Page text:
There were some good quotes, but they were often ruined by a cynical character claiming that the sentiment was just something people say to make themselves feel better.  The characters often made everything trite, even when the conversations were trying to be deep or thoughtful.  Here are a few of them.

“No one wanted to hear that people other than themselves might be complicated, that no one was ever just one thing, no history ever just one version” (p. 27).

“Smart people often feel left out, love” (p. 86).

“‘This I will never understand,’ Kumiko carried on over her. ‘The inability of people to see themselves clearly. To see what they are actually like, not what they fear they are like or what they wish to be like, but what they actually are.  Why is what you are never enough for you?’” (emphasis in original, p. 180).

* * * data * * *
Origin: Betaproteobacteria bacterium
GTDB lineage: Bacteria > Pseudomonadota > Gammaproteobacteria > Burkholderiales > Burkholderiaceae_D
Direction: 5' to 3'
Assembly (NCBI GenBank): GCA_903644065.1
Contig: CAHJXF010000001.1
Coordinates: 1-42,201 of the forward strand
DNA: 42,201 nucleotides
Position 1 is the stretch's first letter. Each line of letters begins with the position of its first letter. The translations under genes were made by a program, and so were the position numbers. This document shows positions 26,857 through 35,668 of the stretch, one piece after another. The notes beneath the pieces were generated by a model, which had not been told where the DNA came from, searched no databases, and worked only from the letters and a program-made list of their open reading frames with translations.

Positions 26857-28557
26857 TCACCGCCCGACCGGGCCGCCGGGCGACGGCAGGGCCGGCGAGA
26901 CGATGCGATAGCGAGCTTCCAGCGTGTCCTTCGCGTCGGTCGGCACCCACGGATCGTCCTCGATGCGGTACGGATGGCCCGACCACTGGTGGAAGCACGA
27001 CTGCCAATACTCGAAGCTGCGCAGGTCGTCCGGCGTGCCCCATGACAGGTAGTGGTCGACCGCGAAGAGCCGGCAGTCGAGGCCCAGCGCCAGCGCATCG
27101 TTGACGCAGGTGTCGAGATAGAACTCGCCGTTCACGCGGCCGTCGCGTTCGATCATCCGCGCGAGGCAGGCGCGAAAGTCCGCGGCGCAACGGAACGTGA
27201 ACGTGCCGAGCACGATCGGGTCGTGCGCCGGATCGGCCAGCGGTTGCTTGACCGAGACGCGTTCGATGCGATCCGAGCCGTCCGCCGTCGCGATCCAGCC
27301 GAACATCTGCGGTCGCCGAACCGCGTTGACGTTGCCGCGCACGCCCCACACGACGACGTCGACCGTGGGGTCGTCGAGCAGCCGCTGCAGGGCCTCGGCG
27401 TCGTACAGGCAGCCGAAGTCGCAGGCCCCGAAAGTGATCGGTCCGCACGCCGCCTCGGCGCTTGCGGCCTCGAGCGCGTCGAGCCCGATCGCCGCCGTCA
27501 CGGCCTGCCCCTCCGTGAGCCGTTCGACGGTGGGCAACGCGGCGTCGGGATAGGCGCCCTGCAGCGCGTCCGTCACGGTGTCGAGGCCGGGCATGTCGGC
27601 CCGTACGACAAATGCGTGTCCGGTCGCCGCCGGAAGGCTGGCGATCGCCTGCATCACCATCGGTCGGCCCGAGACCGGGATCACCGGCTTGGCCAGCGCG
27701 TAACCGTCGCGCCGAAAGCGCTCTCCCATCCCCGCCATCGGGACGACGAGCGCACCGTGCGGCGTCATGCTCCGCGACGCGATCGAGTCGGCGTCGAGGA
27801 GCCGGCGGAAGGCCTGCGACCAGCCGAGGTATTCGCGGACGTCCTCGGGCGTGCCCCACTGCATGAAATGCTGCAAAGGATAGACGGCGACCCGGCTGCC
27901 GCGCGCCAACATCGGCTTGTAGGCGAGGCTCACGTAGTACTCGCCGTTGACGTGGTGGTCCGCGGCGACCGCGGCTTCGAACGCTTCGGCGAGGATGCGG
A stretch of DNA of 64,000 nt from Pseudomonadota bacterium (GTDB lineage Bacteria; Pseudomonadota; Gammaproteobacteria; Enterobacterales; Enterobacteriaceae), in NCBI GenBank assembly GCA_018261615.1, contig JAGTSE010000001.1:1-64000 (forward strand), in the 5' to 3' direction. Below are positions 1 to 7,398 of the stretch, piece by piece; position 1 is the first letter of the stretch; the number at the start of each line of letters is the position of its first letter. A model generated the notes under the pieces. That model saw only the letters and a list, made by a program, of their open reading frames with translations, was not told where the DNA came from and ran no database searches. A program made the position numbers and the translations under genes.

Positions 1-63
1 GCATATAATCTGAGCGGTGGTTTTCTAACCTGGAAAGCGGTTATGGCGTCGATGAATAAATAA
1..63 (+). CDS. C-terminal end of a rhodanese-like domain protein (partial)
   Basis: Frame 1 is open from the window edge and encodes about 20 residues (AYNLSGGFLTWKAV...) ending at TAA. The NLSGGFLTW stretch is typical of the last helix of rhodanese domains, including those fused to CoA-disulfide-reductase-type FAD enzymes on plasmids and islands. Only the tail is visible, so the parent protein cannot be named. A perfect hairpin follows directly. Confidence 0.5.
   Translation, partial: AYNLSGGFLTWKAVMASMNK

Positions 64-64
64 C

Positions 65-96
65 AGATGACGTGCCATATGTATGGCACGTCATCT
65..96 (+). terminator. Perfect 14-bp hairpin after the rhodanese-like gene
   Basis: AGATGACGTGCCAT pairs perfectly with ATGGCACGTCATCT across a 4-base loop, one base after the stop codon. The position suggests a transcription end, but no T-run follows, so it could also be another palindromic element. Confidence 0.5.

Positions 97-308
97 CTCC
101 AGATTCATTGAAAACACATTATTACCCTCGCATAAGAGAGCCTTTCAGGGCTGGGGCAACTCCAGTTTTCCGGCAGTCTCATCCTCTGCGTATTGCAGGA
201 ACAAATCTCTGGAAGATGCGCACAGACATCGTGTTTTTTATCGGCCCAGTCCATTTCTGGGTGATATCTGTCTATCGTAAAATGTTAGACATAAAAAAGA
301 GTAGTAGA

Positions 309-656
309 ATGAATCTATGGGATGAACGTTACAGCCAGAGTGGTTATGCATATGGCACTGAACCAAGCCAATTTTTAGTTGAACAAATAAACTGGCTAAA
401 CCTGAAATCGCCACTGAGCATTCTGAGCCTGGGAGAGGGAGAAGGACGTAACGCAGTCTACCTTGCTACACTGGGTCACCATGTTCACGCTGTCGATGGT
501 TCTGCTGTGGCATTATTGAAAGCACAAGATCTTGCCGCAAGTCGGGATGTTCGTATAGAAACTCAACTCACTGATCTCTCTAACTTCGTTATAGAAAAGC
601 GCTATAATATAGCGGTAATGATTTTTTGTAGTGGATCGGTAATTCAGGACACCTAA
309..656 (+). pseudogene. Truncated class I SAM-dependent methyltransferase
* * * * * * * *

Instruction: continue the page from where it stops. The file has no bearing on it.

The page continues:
Overall, I pretty much hated this novel, and I ended up skimming or reading disinterestedly for most of it. So if I missed something important or misrepresented part of the plot, that may be why.  I had a hard time getting into it with each reading, and I had to force myself to finish it for Literary Wives.  You might find more favorable reviews from the other bloggers.

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25 thoughts on “Literary Wives: The Crane Wife

Add yours

  1. Emily, this quote speaks volumes and shows why there can be no such thing as a perfect wife, husband, child or person.

    “No one wanted to hear that people other than themselves might be complicated, that no one was ever just one thing, no history ever just one version”